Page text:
Wednesday, October 31, 2012

Manufacturing Salaries

The composite highest-income practitioner reported in this field (salary plus cash bonus and/or cash profit-sharing) is the President "B" of a manufacturing firm (defined as a chief executive officer who has little or no financial interest in the firm). The firm manufactures automotive parts/accessories, food/beverage/tobacco products, chemical & allied products, or machinery & heavy equipment; has 1,000 or more employees; has a total annual revenue of $100,000,000 or more; and is headquartered in or near Denver/Colorado Springs, Houston, Memphis, Minneapolis/St. Paul, Modesto/Stockton, Dallas/Ft. Worth, Indianapolis, Boston, New York City, or Dayton, or outside a metropolitan area studied in Idaho. However, while the median President "B' has a total annual income of $214,966, the highest-income individuals reported are Presidents "A" (having a financial interest in the firm) and make well over $30,000,000.
Far toward the other end of the income spectrum, Assemblers "D" have a median income of $20,418. Sometimes earning under $14,600, the lowest-paid employees in this group are employed by firms that manufacture building materials; have $1 million to $4.99 million in total annual revenue; have 5,000 to 9,999 employees; and are located in or near Greensboro/Winston-Salem, Raleigh/Durham/Chapel Hill, Dallas/Ft. Worth, or Charlotte, or outside the metropolitan areas studied in Texas, North Carolina, or Florida.
These composites represent the briefest possible "boil-down" of the voluminous data provided regarding current salaries and cash bonuses and/or profit sharing, and numerous demographic variables provided by 343 firms on over 54,000 managerial, supervisory, sales, engineering, technical, clerical, and blue-collar employees in 187 benchmark jobs which resulted in the eight-volume survey report, Compensation in Manufacturing, 24th Edition - 2004, sponsored by the National Association of Manufacturers.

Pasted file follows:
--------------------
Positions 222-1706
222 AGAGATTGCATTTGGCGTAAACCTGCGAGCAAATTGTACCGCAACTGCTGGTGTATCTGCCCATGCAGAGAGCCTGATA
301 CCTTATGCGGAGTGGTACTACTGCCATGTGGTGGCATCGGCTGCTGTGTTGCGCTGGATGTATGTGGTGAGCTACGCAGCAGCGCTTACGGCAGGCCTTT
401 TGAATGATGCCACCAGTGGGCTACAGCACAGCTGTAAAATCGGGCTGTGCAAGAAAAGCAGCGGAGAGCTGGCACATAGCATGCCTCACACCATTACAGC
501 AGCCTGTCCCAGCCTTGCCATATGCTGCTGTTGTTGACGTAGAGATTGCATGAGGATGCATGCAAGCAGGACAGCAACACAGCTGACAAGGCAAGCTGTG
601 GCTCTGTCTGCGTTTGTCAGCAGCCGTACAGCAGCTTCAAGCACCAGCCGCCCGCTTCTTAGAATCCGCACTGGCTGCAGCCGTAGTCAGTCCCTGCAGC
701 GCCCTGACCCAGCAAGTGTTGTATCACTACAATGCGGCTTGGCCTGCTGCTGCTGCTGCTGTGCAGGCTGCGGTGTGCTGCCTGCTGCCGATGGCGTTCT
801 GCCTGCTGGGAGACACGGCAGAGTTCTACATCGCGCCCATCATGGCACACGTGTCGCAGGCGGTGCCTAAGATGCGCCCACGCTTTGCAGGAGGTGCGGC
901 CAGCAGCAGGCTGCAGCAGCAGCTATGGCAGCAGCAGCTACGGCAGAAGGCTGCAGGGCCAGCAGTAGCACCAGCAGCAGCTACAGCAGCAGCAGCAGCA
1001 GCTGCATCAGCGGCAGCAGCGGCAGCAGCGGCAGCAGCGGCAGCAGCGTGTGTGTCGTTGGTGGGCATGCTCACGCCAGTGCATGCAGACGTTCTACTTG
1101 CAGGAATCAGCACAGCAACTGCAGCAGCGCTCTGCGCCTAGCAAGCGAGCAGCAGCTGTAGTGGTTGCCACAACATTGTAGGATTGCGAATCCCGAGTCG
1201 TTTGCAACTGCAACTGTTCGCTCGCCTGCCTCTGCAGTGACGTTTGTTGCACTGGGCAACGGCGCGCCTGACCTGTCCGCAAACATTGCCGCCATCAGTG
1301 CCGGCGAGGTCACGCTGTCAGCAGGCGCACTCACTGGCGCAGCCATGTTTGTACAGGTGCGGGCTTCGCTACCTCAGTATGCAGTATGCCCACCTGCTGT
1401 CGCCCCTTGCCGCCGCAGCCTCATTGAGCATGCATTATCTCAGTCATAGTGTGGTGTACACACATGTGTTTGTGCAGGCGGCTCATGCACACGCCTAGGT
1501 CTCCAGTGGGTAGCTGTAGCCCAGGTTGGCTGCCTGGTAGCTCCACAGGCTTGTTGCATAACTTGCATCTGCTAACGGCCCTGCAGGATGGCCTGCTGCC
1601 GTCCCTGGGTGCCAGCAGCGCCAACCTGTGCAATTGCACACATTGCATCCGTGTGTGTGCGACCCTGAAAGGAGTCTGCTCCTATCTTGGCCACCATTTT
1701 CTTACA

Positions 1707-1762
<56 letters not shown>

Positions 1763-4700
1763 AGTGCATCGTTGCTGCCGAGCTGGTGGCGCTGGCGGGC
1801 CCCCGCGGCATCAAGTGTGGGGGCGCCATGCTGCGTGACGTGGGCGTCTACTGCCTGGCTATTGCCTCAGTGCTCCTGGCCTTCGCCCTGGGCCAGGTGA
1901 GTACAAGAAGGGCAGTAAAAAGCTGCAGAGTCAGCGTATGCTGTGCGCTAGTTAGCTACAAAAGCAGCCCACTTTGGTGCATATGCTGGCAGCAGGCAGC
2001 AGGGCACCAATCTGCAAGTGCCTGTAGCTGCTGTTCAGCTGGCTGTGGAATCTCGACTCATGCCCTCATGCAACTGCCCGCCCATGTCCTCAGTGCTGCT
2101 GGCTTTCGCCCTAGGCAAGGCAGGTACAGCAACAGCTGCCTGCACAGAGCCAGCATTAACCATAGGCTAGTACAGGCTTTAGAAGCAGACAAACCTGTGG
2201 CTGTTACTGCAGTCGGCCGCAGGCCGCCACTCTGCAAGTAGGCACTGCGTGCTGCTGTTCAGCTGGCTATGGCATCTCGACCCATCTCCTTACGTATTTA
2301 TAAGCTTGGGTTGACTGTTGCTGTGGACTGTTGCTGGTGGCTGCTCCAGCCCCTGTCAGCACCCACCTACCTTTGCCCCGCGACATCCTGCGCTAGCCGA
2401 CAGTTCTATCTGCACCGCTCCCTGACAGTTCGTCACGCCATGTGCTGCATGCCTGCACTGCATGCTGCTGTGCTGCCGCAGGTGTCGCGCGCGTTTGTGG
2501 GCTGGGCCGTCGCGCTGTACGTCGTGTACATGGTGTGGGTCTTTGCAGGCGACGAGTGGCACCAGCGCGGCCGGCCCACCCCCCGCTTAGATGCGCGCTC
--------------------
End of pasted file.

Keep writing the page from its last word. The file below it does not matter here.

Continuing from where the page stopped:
Copies of the entire eight-volume report are available for $1,250.00 from Abbott, Langer & Associates, Inc., Dept. ART, 548 First St., Crete, IL 60417 (telephone 708/672-4200; fax 708/672-4674; Also available is Compensation in Smaller Manufacturing Firms (under 250 employees) for $595.00. Each volume of both reports may be purchased separately. Also available is findpay-MFG04 (a computer program which permits the user to determine pay levels of each survey job on the basis of two or more variables simultaneously).
It would be an exercise in futility to attempt more than a superficial overview of the survey results in this summary. However, some overall data regarding compensation can be presented herein. In addition to the incomes of the benchmark jobs already discussed, the median total cash compensation nationally of some of the other jobs included in the survey report is:
Chief Legal Officers - $181,200
Vice Presidents of Manufacturing/Production - $135,375
Chief Marketing & Sales Executives - $133,835
Chief Corporate Financial Officers - $130,066
Vice Presidents of Manufacturing/Production Engineering - $112,274
Research & Development Managers - $90,377
Engineering Department Managers/Superintendents - $89,232
Chief Human Resources Executives - $80,849
Plant Managers/Superintendents - $78,595
Product/Brand Managers - $75,789
Design Managers - $74,347
Facilities Managers - $68,198
Cost Accounting Managers - $67,161
Sales Engineers - $67,000
Manufacturing Engineers - $66,477
Production Managers/Superintendents - $65,730
Quality Assurance/Control Managers - $64,890
Computer Programmers - $61,963
Purchasing Managers - $61,805
Warehouse Managers - $54,000
General Production Supervisors - $49,781
General Accountants - $48,725

Tuesday, October 16, 2012

Situational Marketing

There is a nuclear-strength "secret" weapon that 90% of self-employed professionals are missing out on as they try to build their businesses. It's amazingly simple, amazingly powerful - and - amazingly overlooked!
It's called "Situational Marketing," and it can revolutionize your business.
As professionals in service industries, we live, eat, and breathe ideas. We live flying in the stratosphere, soaring with angels, shooting with stars. We think in terms of big ideas and processes. When we talk about what we do, we love to describe how things work in our field and theoretical explanations of how to fix problems.